Australia joins US diplomatic boycott at Beijing Winter Olympics

Australia will not send any government representative to the Beijing 2022 Olympic Winter Games, joining the diplomatic boycott declared Monday by the United States, Australian Prime Minister Scott Morrison announced on Wednesday (December 8th).

Boycott of the Olympic Games: a look back at the pass of arms between Washington and Beijing

Canberra’s decision comes against a backdrop of ” disagreement “ with China on a number of issues ranging from Australian foreign interference laws to the recent decision to acquire nuclear-powered submarines, Morrison said.

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“Everyone does not care whether they come or not”, replied the spokesperson for Chinese diplomacy on Wednesday. “Their political politics and their little games will not change the success of the Olympic Games. “

” Bad shot “

In his reasons for implementing this diplomatic boycott, Scott Morrison also mentioned Beijing’s reluctance to meet with Australian officials for talks and human rights violations in the Xinjiang region, that region. autonomous region of northwestern China, where the Turkish Uighur minority resides.

“Australia will not go back on the strong stance it has taken to defend its interests, and it is obviously not surprising that we do not send Australian officials to these Games”, did he declare.

Deportations, rapes, cultural genocide: the endless tragedy of the Uighur people

This decision, which does not prevent the athletes from participating in the Games, comes two days after the announcement by the United States of their “Diplomatic boycott” in the name of the defense of human rights, more particularly the situation in Xinjiang which Washington considers a genocide of the Uighur minority. Beijing immediately retorted that “The United States will pay the price for their bad move”.

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One million Uighurs imprisoned in Xinjiang

Human rights groups have hailed Canberra’s decision. Sophie Richardson, director of Human Rights Watch in China, called her“Crucial step towards calling into question the crimes against humanity committed by the Chinese government against the Uighurs and other Turkish communities”.

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According to activists, at least one million Uighurs and other Turkish-speaking minorities, mainly Muslims, are being held in camps in Xinjiang. China is accused of forcibly sterilizing women there and imposing forced labor.

Beijing says the camps are in fact vocational training centers intended to keep their residents away from radicalization.

Sino-Australian relations deteriorated

Relations between Australia and China have deteriorated sharply in recent years. China has taken a series of sanctions on Australian products amid a political conflict that plunged bilateral relations into their worst crisis since Tiananmen (1989).

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China has been particularly irritated by Australia’s measures regarding foreign interference, the ban on awarding 5G contracts to Huawei, and the demand for an independent investigation into the origins of the coronavirus pandemic.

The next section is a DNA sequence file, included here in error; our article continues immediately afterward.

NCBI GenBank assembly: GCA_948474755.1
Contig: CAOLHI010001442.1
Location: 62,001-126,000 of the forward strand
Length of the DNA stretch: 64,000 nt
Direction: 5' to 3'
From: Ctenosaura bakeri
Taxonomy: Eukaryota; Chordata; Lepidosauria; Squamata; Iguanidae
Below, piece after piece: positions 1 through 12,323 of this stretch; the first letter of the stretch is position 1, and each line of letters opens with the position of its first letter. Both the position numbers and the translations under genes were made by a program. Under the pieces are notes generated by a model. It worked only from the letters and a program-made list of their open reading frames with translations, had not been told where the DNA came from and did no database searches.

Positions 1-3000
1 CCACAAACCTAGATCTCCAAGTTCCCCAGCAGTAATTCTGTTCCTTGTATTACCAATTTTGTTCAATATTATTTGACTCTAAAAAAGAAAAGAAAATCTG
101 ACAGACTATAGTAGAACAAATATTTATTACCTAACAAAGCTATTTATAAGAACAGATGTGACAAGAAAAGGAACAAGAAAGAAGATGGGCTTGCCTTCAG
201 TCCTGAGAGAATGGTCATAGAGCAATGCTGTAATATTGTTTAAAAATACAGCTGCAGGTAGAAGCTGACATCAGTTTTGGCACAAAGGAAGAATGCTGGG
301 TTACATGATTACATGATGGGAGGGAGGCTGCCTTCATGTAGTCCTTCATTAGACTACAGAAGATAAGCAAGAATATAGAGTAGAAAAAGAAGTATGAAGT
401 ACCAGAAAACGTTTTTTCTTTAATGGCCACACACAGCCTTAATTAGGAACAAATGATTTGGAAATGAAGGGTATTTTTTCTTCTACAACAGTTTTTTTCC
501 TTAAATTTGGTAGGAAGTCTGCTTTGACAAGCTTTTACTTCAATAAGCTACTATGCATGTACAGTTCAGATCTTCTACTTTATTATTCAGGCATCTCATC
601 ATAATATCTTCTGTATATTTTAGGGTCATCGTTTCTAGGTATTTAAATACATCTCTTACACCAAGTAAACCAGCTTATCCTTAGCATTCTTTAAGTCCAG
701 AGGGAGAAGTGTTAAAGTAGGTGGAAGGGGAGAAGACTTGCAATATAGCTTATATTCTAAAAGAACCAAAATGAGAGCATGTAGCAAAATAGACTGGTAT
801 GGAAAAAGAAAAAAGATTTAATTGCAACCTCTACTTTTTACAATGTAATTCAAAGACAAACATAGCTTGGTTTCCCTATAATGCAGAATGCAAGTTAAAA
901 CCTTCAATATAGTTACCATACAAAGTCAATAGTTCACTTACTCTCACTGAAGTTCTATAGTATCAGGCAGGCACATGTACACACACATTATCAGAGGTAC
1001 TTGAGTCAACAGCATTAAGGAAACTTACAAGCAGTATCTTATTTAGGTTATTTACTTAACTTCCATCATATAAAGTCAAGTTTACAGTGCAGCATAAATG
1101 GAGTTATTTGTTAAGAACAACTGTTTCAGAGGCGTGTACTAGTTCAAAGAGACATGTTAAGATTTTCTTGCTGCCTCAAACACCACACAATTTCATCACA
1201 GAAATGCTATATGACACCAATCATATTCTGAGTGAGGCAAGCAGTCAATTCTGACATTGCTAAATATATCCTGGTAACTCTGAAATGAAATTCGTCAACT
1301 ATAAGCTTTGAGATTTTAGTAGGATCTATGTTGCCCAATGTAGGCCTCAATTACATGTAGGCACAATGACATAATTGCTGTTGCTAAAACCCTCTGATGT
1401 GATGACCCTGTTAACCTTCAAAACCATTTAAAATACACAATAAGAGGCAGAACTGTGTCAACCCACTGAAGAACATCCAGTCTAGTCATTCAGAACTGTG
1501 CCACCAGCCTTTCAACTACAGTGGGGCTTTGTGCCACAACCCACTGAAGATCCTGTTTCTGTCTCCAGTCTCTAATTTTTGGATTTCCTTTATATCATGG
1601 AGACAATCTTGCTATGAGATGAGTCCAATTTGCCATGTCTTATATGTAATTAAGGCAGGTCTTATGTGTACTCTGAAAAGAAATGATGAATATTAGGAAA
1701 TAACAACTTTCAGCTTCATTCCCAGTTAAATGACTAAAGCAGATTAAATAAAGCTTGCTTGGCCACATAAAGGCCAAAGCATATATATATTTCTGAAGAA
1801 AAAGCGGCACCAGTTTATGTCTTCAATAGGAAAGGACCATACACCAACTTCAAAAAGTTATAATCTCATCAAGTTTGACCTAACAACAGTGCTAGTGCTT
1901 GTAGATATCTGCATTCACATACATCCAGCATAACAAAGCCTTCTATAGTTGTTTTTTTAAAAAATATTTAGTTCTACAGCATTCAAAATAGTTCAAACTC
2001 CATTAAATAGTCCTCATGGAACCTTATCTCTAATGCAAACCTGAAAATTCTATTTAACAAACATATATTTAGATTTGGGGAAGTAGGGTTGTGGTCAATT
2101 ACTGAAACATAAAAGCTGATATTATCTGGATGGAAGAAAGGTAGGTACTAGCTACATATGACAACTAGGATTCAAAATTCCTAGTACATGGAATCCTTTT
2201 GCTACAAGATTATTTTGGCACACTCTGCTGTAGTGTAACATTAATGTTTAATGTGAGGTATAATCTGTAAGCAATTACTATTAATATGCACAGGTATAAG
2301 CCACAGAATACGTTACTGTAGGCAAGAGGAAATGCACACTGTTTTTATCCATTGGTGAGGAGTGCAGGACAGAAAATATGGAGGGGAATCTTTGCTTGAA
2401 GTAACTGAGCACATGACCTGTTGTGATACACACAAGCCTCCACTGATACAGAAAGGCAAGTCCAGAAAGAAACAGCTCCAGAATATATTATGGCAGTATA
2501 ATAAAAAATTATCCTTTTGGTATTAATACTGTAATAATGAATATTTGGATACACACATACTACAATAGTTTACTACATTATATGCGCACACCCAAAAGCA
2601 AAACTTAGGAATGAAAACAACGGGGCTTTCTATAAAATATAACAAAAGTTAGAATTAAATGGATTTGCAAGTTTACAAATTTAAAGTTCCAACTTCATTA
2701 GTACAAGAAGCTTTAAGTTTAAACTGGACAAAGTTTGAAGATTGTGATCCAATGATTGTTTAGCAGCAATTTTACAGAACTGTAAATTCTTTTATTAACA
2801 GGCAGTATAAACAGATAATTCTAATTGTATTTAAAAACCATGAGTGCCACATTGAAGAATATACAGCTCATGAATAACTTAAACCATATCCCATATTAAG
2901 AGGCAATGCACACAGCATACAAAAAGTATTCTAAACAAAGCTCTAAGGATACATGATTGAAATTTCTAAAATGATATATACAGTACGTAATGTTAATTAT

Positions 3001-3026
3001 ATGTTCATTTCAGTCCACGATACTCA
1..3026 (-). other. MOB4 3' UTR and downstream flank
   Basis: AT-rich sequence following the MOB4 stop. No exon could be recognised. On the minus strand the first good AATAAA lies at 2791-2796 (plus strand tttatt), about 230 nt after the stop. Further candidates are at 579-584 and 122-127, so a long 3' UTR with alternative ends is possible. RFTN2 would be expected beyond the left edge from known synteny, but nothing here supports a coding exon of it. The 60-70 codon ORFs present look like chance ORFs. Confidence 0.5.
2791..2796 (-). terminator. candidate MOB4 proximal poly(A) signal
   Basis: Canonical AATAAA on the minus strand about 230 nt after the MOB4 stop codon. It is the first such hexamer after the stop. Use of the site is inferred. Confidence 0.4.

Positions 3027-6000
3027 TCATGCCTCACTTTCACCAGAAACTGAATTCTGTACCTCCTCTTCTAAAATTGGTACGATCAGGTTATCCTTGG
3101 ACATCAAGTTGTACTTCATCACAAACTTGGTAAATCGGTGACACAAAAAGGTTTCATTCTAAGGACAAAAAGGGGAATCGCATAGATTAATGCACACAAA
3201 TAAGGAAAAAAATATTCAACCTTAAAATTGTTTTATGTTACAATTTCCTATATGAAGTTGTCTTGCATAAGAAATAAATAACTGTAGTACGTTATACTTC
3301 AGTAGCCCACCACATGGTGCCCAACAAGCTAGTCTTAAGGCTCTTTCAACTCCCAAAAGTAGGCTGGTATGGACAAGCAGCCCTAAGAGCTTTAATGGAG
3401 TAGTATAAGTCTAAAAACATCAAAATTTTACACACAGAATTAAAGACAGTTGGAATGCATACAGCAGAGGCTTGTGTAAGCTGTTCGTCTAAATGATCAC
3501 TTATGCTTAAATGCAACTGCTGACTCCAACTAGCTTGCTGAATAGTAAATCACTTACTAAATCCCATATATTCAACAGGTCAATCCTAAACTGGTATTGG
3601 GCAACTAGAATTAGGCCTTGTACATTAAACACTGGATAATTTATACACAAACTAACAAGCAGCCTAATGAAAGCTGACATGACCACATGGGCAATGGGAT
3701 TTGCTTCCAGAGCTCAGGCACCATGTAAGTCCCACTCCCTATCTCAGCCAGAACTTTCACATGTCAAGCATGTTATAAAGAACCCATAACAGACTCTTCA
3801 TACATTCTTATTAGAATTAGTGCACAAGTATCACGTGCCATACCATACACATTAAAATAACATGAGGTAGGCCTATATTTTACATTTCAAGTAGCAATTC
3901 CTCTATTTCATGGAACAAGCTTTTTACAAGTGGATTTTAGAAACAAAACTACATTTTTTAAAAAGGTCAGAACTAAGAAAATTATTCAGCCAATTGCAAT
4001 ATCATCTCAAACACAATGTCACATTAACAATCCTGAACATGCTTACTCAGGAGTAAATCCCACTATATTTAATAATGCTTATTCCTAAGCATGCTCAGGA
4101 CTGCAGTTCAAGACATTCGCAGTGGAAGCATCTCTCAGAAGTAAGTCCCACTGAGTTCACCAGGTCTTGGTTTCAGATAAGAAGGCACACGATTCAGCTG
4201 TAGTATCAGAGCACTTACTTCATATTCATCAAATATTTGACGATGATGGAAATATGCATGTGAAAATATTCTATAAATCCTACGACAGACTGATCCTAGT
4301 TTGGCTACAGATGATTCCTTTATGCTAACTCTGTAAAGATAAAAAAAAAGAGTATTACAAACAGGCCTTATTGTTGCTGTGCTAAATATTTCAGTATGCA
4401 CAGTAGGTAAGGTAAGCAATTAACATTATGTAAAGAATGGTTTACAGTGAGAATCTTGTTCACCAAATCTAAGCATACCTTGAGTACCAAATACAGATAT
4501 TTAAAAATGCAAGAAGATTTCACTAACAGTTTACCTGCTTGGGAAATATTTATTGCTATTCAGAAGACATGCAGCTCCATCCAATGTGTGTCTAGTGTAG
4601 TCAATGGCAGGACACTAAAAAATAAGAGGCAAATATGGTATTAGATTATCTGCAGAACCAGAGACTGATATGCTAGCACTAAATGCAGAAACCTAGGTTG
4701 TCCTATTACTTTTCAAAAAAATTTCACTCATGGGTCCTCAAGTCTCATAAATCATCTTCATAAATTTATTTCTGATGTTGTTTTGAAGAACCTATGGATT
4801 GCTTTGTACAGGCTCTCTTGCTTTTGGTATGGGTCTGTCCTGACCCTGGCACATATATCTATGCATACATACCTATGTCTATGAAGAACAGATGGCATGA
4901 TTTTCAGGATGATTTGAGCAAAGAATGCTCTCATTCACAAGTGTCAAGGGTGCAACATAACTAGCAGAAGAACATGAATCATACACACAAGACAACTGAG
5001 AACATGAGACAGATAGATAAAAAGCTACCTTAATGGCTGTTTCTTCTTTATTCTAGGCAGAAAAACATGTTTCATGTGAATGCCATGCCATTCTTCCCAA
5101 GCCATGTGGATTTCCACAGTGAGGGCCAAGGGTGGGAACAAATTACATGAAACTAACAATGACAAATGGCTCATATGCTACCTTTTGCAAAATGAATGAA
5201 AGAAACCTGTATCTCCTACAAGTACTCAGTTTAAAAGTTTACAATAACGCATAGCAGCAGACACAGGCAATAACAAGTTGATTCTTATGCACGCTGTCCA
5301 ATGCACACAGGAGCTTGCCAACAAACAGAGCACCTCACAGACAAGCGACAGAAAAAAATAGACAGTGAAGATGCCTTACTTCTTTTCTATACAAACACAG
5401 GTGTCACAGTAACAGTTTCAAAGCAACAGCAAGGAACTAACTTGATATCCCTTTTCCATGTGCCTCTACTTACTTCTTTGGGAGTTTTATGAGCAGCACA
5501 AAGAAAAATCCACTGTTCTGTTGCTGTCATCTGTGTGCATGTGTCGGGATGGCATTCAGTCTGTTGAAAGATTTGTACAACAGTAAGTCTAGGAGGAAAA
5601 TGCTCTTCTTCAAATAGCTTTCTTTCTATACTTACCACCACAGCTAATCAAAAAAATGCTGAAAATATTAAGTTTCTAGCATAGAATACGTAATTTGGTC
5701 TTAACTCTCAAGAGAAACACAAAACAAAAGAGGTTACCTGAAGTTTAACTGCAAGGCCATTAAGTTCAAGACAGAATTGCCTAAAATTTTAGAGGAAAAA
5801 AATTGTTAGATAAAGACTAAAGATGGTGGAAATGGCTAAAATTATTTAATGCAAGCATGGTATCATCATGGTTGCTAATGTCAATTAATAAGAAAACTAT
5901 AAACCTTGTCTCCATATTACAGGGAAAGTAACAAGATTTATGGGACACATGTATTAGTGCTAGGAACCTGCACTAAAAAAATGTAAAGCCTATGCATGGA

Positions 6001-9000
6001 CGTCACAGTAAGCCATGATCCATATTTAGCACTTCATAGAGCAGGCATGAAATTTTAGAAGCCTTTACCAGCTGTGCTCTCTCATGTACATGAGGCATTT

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Australia’s decision to equip its navy with nuclear-powered submarines as part of a new defense pact with Britain and the United States, widely seen as an attempt to counter Chinese influence in the Pacific region, also aroused the ire of Beijing.

In addition, at least two Australians are currently detained in China: journalist Cheng Lei for more than a year, and academic Yang Jun, on trial for espionage.

Distinguish between sport and politics

Scott Morrison assured that Canberra “Has always been open” talks with Beijing, but that his attempts were rejected by the economic giant. “The Chinese government has never accepted that we meet to discuss these issues”, he said.

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“Australia’s statement that it will not send officials to the Olympics goes against its publicly expressed expectation of improving China-Australia relations.”, for his part said a spokesperson for the Chinese Embassy in Canberra in a statement.

“Australia is a great sporting nation and I make a very clear distinction between sporting and political issues. These are issues between two governments. And I would like these questions to be resolved ”, argued Scott Morrison.

The safety of the athletes, a priority for the organizers

Asked at a press briefing on Wednesday, Chinese diplomacy spokesman Wang Wenbin assured that his country had never intended to invite senior Australian officials.

Canberra’s decision “Shows everyone that the Australian government is blindly following in the footsteps of a certain country”, said Wang Wenbin, without naming the United States.

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For its part, the Australian Olympic Committee (AOC) said it respected the government’s decision, adding that it would not impact the Australian team’s preparations.

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“Getting athletes to Beijing safely, getting them to compete safely and getting them home safely remains our biggest challenge. […] given the complexity of the environment linked to the coronavirus ”, underlined its general manager Matt Carroll.

Around 40 Australian athletes are expected to compete in the Beijing Games, which open on February 4.

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